The Garrison, West Point live up to high praise

The Garrison, West Point live up to high praise

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The Garrison, West Point live up to high praise

WEST POINT, N.Y. – For as long as I can remember, people have told me that few fan experiences are as memorable as attending a football game at Army.

I finally was able to do that Sept. 6, as part of Golfweek’s annual “Greens & Gridirons” series. (The story appears in our Oct. 3 print issue.) That series has run annually since 2007, as my colleagues and I have visited college campuses during the fall and played some of the best courses nearby. Needless to say, I don’t have much trouble finding colleagues eager to spend a few days on the road playing golf and watching a college football game.

When the chance arose to do a “Greens & Gridirons” story at West Point, I jumped at it. It hardly matters that Army’s football team has averaged fewer than three wins per season since the turn of the century. You go for the history, the pageantry, the sheer spectacle. From the Cadet Review in front of Washington Hall three hours before game time to the iconic setting along the Hudson River to the post-game singing of the alma mater, the experience is everything it’s cracked up to be.

As it turned out, the golf was pretty good, too.

Nearly 20 years ago, when I was working in New York, my editor at the time told our staff about a course he had happened upon while driving in the lower Hudson Valley. Garrison Golf Club, he told us, was only 55 miles north of the city, on a lovely piece of land, with stunning views of the Hudson River.

On this trip, I finally got to see the course, now known as The Garrison. It was much as I had envisioned. Most notably, the course still has those multimillion-dollar views. I visited courses all around New York and New Jersey during the eight years that I worked in the city, and I’m hard-pressed to recall a more striking first-tee setting than The Garrison’s, which looks across the Hudson River to Michie Stadium at West Point.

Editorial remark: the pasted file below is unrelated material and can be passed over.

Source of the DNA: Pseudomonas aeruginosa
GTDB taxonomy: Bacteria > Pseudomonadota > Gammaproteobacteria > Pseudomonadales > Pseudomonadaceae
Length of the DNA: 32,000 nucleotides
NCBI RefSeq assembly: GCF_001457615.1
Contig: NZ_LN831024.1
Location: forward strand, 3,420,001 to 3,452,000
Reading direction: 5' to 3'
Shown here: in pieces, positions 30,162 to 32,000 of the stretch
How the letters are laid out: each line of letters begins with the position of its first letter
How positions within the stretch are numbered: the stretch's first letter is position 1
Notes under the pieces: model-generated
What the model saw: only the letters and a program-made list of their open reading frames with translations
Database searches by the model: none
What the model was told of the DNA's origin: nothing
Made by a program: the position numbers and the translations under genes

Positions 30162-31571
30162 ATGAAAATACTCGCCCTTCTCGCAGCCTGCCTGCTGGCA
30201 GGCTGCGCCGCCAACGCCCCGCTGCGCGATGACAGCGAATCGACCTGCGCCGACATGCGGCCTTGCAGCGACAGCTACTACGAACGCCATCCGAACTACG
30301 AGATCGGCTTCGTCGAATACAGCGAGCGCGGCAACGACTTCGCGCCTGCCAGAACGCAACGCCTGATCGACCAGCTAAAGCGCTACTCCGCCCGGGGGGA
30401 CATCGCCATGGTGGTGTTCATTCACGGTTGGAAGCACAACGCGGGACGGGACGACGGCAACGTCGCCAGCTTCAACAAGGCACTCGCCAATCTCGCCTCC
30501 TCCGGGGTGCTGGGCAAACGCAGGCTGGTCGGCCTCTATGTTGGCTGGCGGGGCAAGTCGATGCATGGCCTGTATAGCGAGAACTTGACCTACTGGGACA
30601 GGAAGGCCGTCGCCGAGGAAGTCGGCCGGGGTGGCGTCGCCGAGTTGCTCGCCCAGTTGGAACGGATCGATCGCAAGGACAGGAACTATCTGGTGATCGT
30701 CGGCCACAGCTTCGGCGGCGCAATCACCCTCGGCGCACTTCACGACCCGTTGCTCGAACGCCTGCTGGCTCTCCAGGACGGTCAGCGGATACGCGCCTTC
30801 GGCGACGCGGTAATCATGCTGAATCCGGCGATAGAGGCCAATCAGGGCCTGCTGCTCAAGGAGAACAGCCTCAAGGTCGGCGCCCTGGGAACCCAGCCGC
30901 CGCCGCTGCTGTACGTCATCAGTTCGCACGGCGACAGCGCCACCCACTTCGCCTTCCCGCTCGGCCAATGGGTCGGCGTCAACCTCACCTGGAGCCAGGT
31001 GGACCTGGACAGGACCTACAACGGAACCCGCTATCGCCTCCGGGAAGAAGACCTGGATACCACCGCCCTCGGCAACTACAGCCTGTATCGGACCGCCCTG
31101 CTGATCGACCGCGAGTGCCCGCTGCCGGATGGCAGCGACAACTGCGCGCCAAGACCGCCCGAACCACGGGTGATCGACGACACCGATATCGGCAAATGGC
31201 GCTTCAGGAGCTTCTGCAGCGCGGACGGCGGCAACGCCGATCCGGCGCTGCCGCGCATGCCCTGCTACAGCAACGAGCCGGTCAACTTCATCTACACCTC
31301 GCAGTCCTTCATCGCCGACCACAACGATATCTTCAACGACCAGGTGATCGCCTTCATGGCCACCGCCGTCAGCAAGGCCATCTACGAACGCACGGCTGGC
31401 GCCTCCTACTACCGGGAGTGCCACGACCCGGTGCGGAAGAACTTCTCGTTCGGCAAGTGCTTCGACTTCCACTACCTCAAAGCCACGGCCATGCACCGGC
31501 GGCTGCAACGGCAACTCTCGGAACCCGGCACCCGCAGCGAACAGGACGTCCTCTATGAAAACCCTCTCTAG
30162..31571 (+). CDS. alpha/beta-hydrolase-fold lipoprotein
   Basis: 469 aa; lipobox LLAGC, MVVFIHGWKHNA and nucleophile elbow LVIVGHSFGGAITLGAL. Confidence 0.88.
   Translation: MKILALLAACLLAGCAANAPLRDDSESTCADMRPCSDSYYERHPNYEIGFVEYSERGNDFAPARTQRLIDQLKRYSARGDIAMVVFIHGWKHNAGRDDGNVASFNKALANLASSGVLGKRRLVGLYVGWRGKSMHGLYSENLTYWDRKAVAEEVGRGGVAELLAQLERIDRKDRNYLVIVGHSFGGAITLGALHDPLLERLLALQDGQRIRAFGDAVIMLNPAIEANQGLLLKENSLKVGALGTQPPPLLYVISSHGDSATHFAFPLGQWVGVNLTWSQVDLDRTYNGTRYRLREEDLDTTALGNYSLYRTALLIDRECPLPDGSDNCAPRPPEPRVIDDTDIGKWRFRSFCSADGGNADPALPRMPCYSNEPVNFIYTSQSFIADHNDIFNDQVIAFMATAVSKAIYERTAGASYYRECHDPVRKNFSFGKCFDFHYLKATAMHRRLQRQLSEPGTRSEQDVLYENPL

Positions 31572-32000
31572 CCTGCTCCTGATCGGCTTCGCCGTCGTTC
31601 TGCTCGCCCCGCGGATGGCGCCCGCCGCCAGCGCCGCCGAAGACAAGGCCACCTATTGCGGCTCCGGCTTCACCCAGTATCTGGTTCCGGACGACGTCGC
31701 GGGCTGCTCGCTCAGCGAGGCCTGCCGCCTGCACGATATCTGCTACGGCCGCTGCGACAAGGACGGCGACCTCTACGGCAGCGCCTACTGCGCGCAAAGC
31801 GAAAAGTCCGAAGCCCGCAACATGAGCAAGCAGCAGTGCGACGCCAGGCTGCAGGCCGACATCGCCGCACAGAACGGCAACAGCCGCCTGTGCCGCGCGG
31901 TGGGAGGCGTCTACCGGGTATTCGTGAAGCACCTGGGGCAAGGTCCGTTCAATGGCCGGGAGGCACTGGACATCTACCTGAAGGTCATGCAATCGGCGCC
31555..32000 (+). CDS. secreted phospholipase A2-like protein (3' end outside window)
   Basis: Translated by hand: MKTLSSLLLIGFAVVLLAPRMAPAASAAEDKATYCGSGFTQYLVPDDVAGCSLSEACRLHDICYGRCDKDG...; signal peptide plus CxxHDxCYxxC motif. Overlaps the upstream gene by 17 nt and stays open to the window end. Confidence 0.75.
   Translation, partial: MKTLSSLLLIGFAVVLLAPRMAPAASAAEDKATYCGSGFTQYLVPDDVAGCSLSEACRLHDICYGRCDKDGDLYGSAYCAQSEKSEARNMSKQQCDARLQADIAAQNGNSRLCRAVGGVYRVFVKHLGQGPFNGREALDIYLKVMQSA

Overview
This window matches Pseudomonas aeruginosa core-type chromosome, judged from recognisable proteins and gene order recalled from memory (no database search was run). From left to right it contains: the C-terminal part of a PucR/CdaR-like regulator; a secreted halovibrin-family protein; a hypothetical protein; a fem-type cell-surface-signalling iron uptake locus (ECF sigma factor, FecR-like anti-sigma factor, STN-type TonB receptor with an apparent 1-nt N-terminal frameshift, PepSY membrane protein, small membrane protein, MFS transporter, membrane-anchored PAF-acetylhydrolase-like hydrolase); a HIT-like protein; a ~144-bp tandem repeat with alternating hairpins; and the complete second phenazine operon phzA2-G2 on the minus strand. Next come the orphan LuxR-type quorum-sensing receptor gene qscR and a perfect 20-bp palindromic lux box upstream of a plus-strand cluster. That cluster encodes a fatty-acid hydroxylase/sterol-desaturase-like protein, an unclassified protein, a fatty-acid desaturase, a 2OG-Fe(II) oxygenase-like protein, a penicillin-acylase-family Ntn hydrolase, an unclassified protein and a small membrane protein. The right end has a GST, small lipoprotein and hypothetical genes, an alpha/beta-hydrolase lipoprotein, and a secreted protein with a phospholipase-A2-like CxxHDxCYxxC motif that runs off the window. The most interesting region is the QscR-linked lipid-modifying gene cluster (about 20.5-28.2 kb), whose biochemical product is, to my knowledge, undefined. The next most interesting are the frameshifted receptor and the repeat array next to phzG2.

The Garrison is not an especially long course – it tips out at 6,497 yards –but it changes character mid-round. The one thing that doesn’t change is that The Garrison demands some level of precision, whether you’re navigating the tight, tree-lined lowlands of the front nine or trying to score on the more forgiving back nine. I played at The Garrison with an old friend and colleague, and both of us favored the back side, not least because it plays along elevated terrain that showcases the Hudson Valley.

The trip also was an opportunity to get a first look at Pound Ridge Golf Club, the Pete Dye design that opened in 2008 and has zipped up to No. 4 in Golfweek’s New York state rankings of public-access courses. It has a reputation for being a grueling test. Even owner Ken Wang quipped, “If I didn’t own it, I wouldn’t play it. It’s too hard.”

Joking aside, playability really shouldn’t be a problem if you pick the proper tees at Pound Ridge.

At West Point Golf Course, Army golf coach Brian Watts arranged for Maj. Gen. Lynn Collyar, newly retired, to join our group for nine holes. Collyar brought along his classmate, Eric Mumm. Both were back at the academy for their class’ 35th reunion.

From Collyar, who played on the West Point golf team, I got some sense of the bonds that are forged at West Point.

“The challenges of going through (the academy) for four years make very, very tight bonds,” Collyar said. “I’ve seen Eric three times since we graduated. It’s just good to see him, and I know what he’s talking about or what he’s going to say.”

As we played West Point’s front nine, Collyar talked about the importance of golf in his student life – even indirectly playing a role in his decision to stay at the academy when he was considering leaving after his second year.

Now, after 35 years of service, he has some perspective on why golf and other sports are central to the academy’s mission.

“Golf is an individual event, but you’re part of a team, you’re representing your university, and the pressure that (creates),” he said. “It’s not the biggest sport in the world, but it teaches these guys to be a part of a team, to cheer for each other and help each other along, and ultimately every one of them is going to leave here and lead soldiers.”

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